Economist calls bottom in 2010, based on an 18-year cycle seen in US
With observers seemingly falling over one another to come up with the most bearish forecasts, Phil Anderson - who calls himself a renegade economist - stands out from the crowd and confidently calls a property market bottom next year.
'There will be substantial real estate buying opportunities for people with cash next year, which will set them up comfortably for the next 18 years,' the founder of Economic Indicator Services told The Business Times recently.
Investors, however, will need cash to buy because, by then, banks will have no money and will be very reluctant to lend, he said. So individuals, companies and even countries with no debt, such as Singapore, will be well-placed to take advantage of the next boom.
Mr Anderson bases his prediction on an 18-year cycle which he says has manifested itself in the United States since 1800. 'The cycle is as regular as clockwork. It is quite bizarre,' he said.
The US began selling real estate, officially and under a set legal structure, on May 10, 1800, he said. 'Since then there were speculative peaks every 18 years.'
There were peaks in land sales or real estate speculation in 1818, 1836, 1854, 1888, 1908, 1926 and 1944. The peaks were followed by downturns or depressions, typically lasting four years. World War II disrupted the pattern. But the cycle resumed in 1955.
The real estate market in the US again peaked in 1989 and bottomed in 1991. And 18 years later, in 2006-07, it hit another high. We are now into the third year of downturn, so by next year the market should bottom, which will mark the beginning of the new 18-year cycle, according to Mr Anderson.
The next boom, peaking around 2024, will be huge because hundreds of millions of Chinese will enter the market for the first time, he said. 'Singapore is well-positioned to take advantage of the next boom because of its proximity to China. I am very bullish on Singapore. It is uniquely placed.
Although real estate is already expensive in Singapore, it is going to be more expensive.'
Mr Anderson is confident the cycle will repeat itself as long as land is tradeable and in private hands. 'It will continue to happen because people will chase the capitalised rent of land,' he said. 'It will be gone only if the rent is collected by the government.'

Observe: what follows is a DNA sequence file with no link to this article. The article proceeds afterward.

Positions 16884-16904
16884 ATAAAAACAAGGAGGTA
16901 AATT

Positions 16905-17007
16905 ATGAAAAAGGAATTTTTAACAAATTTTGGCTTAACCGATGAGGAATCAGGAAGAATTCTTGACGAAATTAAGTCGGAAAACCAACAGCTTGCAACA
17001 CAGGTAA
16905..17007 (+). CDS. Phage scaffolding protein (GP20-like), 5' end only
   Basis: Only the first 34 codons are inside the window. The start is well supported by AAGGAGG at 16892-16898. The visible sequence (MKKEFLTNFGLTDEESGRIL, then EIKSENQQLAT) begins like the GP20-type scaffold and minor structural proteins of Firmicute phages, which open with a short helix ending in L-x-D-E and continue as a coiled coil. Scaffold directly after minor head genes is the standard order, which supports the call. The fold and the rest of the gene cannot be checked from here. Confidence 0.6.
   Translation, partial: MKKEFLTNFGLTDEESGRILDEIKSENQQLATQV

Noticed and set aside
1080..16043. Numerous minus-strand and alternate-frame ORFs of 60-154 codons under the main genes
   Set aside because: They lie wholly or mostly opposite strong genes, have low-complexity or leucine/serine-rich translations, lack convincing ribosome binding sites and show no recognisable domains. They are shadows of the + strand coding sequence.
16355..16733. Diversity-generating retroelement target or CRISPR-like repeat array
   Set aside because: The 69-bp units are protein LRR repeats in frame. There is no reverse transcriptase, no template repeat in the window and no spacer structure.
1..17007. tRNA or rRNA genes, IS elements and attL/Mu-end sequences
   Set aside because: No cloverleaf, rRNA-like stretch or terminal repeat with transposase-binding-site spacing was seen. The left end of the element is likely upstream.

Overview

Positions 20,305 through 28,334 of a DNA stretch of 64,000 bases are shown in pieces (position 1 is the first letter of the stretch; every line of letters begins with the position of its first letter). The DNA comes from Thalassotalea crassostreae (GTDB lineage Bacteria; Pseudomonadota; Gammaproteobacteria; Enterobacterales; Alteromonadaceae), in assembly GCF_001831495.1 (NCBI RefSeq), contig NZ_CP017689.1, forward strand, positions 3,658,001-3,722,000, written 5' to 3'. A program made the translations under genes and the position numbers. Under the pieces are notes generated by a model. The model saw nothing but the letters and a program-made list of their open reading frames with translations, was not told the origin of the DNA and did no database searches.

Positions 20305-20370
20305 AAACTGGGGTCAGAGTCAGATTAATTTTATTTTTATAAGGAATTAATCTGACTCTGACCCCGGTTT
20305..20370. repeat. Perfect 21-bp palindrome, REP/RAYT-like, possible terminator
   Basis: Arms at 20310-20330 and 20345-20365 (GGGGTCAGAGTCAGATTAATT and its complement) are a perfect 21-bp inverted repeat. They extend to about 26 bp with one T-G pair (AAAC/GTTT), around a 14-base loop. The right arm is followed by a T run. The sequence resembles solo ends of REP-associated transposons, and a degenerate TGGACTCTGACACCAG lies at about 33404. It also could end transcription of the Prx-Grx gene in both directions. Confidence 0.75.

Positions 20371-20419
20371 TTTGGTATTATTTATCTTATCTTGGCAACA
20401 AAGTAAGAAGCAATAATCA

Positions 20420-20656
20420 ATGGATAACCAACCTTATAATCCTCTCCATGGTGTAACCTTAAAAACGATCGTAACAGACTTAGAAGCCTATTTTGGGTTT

China's privatisation of its real estate market guarantees a real estate cycle, according to him.
Also, everything that has been done to tackle the current financial crisis is to preserve the system. 'So the system will start again.'
There are smaller cycles within the big 18-year cycles. The first seven years are characterised by a gradual improvement in activity and confidence following the previous crash. The next seven years see steeper increases in activity and prices, with the sharpest gains taking place in the final two of the seven years.
'That's when most people take on more debt. That's also the easiest time to buy real estate because loans are easy to get as banks have a lot of money. But that's absolutely the wrong time to do so,' said Mr Anderson.
The next four years, of course, are the downturn, during which the banks will clear their problem loans, the market will absorb the excess stock and the governments will get organised.
Mr Anderson has detailed his research in a book The Secret Life of Real Estate - How it moves and why, published last year. Based in London and Melbourne, his firm has 'several hundred' online subscribers who pay Â£200 (S$442) a year each for his 'big picture analysis and ways to take advantage of turning points in market cycles'.
Source: Business Times - 9 Feb 2009
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